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August 2, 2005 » 7:12 am

The Unjoy of Panels

I’m a veteran panel moderator. I’ve been doing it since high school, and I think I’m pretty good at it. But I’m thinking about retiring from the business.    (JKL)

Last week, I moderated the SofTECH / SDForum July meeting on “Architecting Community and Collaboration Solutions.” Tony Christopher had suggested me to Ron Lichty, the meeting producer. Ron and I, as it turned out, had met a few years earlier at a GivingSpace workshop. Ron explained to me his goals for the panel, told me who the panelists would be, and I said, “Sign me up!”    (JKM)

The panel went well. The panelists — Tony Christopher, Zack Rosen, Sylvia Marino, and Scott Wilder — were great. Everyone told lots of great stories, but also respected the other panelists, and no one tried to dominate the floor, which made my job incredibly easy. More importantly, the audience was engaged with the topic and the panelists. Ron was great also. He had done a masterful job of organizing the event and preengaging the panel.    (JKN)

The problem was that the panel format was wrong. Panels work best when they emerge as entertaining and informative roundtable discussions. As good as our panelists were, that was not going to happen, because the format did not optimally align with our goal — educating the audience. A panel format can achieve this goal — and ours did — but only in a broadcast model, which does not maximize group potential.    (JKO)

It was clear from an informal poll I took at the beginning of the panel and the number of faces I recognized that we had a lot of expertise in the audience itself. It would have been far more engaging and educational for all involved had we done a more interactive format, where we spent an hour in break-outs, possibly followed by a moderated plenary discussion. The panelists, in this scenario, would have been co-participants with the rest of the audience.    (JKP)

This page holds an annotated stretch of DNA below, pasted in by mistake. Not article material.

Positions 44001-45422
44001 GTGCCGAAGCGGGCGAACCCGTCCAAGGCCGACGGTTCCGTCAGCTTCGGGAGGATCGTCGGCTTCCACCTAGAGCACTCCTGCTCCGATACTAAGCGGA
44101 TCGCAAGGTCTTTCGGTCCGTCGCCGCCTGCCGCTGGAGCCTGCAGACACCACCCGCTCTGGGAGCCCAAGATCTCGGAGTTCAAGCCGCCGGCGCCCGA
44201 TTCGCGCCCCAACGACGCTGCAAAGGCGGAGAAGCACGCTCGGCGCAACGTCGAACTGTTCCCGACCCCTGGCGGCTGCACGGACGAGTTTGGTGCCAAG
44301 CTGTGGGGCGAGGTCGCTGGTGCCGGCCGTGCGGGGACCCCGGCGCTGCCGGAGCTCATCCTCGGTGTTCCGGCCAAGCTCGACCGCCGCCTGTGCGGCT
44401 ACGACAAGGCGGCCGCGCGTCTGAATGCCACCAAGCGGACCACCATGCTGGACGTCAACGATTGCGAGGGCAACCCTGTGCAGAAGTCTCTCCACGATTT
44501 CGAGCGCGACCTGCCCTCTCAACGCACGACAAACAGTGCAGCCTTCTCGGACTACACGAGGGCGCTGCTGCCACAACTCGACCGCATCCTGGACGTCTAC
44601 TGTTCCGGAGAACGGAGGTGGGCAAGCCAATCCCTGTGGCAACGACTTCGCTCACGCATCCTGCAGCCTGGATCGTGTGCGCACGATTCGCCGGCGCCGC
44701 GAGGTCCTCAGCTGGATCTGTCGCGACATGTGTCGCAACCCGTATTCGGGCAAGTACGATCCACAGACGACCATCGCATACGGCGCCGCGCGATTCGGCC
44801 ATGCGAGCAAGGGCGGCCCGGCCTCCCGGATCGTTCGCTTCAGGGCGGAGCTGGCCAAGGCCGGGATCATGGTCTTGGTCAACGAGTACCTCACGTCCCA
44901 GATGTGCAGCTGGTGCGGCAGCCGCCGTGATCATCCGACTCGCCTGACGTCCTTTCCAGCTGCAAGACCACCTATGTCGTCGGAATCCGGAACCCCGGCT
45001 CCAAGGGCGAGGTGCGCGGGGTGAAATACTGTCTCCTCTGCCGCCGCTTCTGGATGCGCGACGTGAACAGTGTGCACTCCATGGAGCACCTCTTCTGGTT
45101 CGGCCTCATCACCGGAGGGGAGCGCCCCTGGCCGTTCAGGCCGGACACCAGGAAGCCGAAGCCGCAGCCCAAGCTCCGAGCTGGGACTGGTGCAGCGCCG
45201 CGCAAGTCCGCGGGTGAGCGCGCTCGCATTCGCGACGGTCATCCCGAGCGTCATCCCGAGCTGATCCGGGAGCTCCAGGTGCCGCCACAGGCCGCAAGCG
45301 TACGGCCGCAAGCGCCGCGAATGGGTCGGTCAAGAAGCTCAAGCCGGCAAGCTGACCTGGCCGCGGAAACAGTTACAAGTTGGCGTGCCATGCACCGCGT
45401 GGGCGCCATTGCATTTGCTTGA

I moderated two panels and gave a talk at last June’s Collaborative Technologies Conference. One panel was in a traditional format for reasons largely out of my control, but I decided to play with the other two formats. In both of those cases, I turned the tables on the audience, rearranging the stage format into a circle, and basically played discussion moderator rather than panel moderator. Several people had already camped out in the back with their laptops open — almost assuredly planning to check email rather than listen to the talk — and a look of fear and shock came over their eyes when I told them to join me in the circle.    (JKQ)

Several people approached me afterwards and praised the format. (My favorite moment was one night at dinner, when I introduced myself to Stowe Boyd, who wrote a great essay on panels. Upon hearing my name, Stowe said, “I want to thank you.” I was completely baffled by this, as we had never met, and Stowe had not attended any of my talks. Apparently, he had heard about my panels — probably from Arieanna Foley — and he was grateful that someone had tried something different.) These folks were clearly suffering from panel fatigue, and just the fact that we were doing something different and engaging improved the experience wildly for them. I guarantee that the circle format was also more informative for the audience as a whole, because it addressed their specific concerns and it introduced a set of viewpoints far more rich than just mine or a panel’s.    (JKR)

As much as people respond to these more interactive formats, they are mere baby steps. Kindergarteners get in circles, for pete’s sake. Pre-school can be fun, but once you’ve been in kindergarten, you don’t want to go back. Facilitation techniques like Conversation Cafe and Open Space are at the first grade level, Aspiration is at second grade, and MGTaylor is at third. The latter techniques augmented with cutting edge collaborative tools is at least the fourth grade level, and we’ve only scratched the surface as to what’s possible. It’s just sad that the vast majority of conferences are at the pre-school level.    (JKS)

There are situations where panels work well as a format, but they are vastly overdone. In any case, don’t let this post prevent you from inviting me to moderate a panel. Just expect me to make some strong demands concerning format.    (JKT)

(See also Mary Hodder‘s excellent panel diatribe.)    (JKU)

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